Keep in mind that I had just escaped from Boulder, Colorado where every other person was searching for a guru to tell them what to do. Any wacky cult or new age movement can find very fertile ground in Boulder and I was really scared by this and thought it was dishonest and evil and so I thought, ‘Oh my god after all this rebellion I expected more out of the 70s than people wandering in the mental darkness looking for someone with all the answers to tell them what to do.’ And one powerful politician alone seemed to be able to tap into that and thus Jerry Brown is the focus of California Uber Alles. But when Reagan stormed in and I realised what was at stake with the religious right claiming they owned the country and people more extreme even than the supporters of Richard Nixon, I realised that was a much bigger threat, thus California Uber Alles evolving into We’ve Got a Bigger Problem Now. It also set it up as kind of a folk song because now anybody can update it.

The year after the song came out, author and punk singer Jim Carroll saw Brown in the street and dashed over to give him a copy of the single. “Brown is probably the kind of guy who’ll take it home and give it a listen,” remarked Biafra.

Bonus beats: by popular demand, the Disposable Heroes of Hiphoprisy’s 1992 cover version about Republican governor Pete Wilson (1991-99), a much more deserving candidate.

A scary John Birchers soundtrack playing in the background

A month ago, my gut feeling was that the Republican hierarchy and conservative punditocracy would pander to Tea Party sentiment until the midterms and then steer a more moderate path. This excellent piece by Ron Rosenbaum suggests otherwise. We know there’s going to be a Republican takeover today but exactly what kind of Republicans will be taking over? And where are the level-headed conservatives who will point out that rage is an emotion, not a political strategy?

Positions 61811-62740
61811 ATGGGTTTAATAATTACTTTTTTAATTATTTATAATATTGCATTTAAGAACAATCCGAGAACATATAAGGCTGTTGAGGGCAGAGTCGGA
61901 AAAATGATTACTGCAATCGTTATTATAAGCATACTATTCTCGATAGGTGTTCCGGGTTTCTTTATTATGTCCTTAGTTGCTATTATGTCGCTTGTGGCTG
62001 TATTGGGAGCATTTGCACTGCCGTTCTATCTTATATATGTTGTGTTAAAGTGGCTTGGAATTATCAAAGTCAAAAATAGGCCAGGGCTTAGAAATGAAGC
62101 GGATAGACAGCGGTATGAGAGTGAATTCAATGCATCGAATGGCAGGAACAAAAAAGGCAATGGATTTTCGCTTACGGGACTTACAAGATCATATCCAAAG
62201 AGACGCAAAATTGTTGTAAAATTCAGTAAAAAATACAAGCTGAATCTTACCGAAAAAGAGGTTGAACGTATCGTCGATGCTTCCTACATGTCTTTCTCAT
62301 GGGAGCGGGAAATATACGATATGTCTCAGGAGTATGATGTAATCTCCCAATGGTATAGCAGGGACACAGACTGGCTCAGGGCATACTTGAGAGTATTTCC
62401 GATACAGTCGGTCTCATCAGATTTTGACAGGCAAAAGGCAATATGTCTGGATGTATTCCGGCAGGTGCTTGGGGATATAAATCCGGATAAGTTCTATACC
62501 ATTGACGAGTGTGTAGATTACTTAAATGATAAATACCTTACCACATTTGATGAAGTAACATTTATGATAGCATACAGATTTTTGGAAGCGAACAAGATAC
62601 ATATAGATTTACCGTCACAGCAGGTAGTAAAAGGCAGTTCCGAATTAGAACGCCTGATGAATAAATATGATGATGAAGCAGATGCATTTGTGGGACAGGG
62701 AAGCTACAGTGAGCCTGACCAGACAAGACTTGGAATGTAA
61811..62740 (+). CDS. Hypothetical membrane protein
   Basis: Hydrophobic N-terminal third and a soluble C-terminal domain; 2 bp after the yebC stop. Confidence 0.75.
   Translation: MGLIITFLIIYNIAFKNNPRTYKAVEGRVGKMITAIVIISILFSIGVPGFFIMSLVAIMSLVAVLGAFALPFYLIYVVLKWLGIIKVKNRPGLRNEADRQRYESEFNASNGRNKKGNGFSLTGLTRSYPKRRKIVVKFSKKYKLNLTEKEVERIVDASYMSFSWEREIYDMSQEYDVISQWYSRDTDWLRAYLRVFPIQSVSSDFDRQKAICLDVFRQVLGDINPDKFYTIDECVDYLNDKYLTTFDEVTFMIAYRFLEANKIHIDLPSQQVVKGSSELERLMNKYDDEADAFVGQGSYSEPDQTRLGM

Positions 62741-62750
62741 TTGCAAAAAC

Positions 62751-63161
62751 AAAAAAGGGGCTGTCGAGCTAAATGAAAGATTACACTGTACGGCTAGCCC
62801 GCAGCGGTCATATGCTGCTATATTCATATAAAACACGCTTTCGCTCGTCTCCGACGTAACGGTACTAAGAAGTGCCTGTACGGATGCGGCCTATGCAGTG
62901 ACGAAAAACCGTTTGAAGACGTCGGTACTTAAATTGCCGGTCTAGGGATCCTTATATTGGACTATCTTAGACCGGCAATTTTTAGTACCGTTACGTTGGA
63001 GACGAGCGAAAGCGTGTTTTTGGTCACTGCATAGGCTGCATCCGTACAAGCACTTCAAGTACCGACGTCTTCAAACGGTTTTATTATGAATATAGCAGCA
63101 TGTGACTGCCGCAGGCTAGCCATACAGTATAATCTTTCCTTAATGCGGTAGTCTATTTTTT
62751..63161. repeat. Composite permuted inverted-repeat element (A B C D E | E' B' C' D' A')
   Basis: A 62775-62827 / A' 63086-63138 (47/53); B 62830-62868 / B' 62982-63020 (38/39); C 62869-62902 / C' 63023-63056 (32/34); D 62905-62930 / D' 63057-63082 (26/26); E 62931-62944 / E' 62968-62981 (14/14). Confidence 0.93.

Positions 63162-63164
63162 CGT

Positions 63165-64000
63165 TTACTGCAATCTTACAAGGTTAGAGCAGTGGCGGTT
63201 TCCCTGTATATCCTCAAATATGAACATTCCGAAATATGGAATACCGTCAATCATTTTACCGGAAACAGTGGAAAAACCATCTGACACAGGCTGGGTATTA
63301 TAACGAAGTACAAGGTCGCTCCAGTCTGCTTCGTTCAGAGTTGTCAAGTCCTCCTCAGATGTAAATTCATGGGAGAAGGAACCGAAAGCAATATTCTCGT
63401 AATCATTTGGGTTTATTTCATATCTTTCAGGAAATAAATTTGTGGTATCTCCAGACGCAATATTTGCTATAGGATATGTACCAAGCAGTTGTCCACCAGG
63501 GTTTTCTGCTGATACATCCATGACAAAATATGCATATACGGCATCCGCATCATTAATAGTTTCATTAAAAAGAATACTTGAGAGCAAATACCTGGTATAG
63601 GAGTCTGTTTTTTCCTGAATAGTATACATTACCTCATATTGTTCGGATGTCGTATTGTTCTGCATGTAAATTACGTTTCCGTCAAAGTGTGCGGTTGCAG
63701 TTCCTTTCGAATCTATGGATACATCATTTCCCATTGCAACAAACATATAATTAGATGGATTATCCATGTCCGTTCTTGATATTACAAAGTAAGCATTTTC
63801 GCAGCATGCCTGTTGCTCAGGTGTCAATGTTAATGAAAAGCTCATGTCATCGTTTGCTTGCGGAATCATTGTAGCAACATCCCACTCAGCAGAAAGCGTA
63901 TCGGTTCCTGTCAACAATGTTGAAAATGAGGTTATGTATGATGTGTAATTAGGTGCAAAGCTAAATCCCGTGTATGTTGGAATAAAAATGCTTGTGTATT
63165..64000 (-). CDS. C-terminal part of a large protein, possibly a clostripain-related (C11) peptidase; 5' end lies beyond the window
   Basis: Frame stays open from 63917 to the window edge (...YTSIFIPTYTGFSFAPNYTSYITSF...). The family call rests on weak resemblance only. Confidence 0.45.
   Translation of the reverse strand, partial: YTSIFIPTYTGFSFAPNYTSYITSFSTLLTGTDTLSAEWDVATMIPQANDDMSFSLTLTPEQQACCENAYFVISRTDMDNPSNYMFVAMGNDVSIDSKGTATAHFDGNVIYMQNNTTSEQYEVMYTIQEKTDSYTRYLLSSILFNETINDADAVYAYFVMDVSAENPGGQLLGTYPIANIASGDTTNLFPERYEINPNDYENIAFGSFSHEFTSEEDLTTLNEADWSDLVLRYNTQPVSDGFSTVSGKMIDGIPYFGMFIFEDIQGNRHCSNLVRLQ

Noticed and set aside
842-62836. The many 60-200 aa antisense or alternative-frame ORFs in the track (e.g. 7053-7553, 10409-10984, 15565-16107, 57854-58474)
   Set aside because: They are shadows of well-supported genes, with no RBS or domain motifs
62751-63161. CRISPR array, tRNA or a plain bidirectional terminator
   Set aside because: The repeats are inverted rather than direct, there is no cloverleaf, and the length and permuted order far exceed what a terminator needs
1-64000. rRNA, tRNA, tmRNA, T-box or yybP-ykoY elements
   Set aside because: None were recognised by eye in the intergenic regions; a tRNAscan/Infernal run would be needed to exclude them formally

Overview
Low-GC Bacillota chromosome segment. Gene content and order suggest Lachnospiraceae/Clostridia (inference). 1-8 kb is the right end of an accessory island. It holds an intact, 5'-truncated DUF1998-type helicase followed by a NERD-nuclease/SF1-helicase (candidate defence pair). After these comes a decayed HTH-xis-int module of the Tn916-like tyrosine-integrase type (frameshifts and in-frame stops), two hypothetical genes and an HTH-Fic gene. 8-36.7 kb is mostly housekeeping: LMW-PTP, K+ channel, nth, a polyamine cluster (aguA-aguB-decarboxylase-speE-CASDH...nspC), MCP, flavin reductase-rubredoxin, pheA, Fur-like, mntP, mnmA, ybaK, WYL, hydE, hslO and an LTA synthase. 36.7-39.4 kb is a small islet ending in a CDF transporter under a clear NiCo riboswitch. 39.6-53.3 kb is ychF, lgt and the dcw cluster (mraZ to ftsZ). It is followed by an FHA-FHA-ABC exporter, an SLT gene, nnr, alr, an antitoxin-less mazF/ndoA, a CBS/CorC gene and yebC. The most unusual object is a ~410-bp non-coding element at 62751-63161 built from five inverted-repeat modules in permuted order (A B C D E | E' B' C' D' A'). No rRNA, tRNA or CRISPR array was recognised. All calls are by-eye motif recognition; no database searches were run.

Here’s Rachel Maddow on how William F Buckley and the Republican leadership sensibly rejected the John Birch Society in 1965 versus current conservatives’ willingness to embrace the lunatic fringe.

And here’s the Dylan song it’s named after, complete with strange picture of penguins:

I believe Anita Hill

If there’s one name Clarence Thomas, the surliest conservative on the Supreme Court, never wants to hear again it’s Anita Hill. Back in 1991 his already-bitter confirmation hearing was almost derailed by allegations of verbal sexual harassment made by Hill, an attorney who had worked for Thomas at the Department of Education. Thomas denied the charges and was confirmed by 52-48 votes in the Senate, the narrowest margin for over a hundred years, but the mud never entirely went away.

Now his loose-cannon wife Ginny, who this year founded a Tea Party-linked lobbying group called Liberty Central, has given the story new life by leaving a bizarre voicemail message for Hill (now a professor at Brandeis University) suggesting that she apologise to the justice. If, as Ginny Thomas claims, it’s an “olive branch” it’s one she’s using to poke Hill in the eye. The story then provoked Justice Thomas’s ex-girlfriend Lillian McEwen to go public about his love of porn and dirty talk in the office. If she had done so 19 years earlier (when she didn’t have a memoir to sell) it would have done Hill’s credibility a world of good and possibly sunk Thomas’s confirmation.

The confirmation hearings coincided with the birth of Riot Grrrl (Thomas opposes abortion rights) and Hill became an icon-cum-martyr to a new generation of feminists. As soon as I heard about the new controversy, I thought of these lines from Sonic Youth: “I believe Anita Hill/Judge will rot in hell.” It’s a great example of the power of a quick topical lyric to preserve a news story and lead listeners two decades later to follow up on the reference.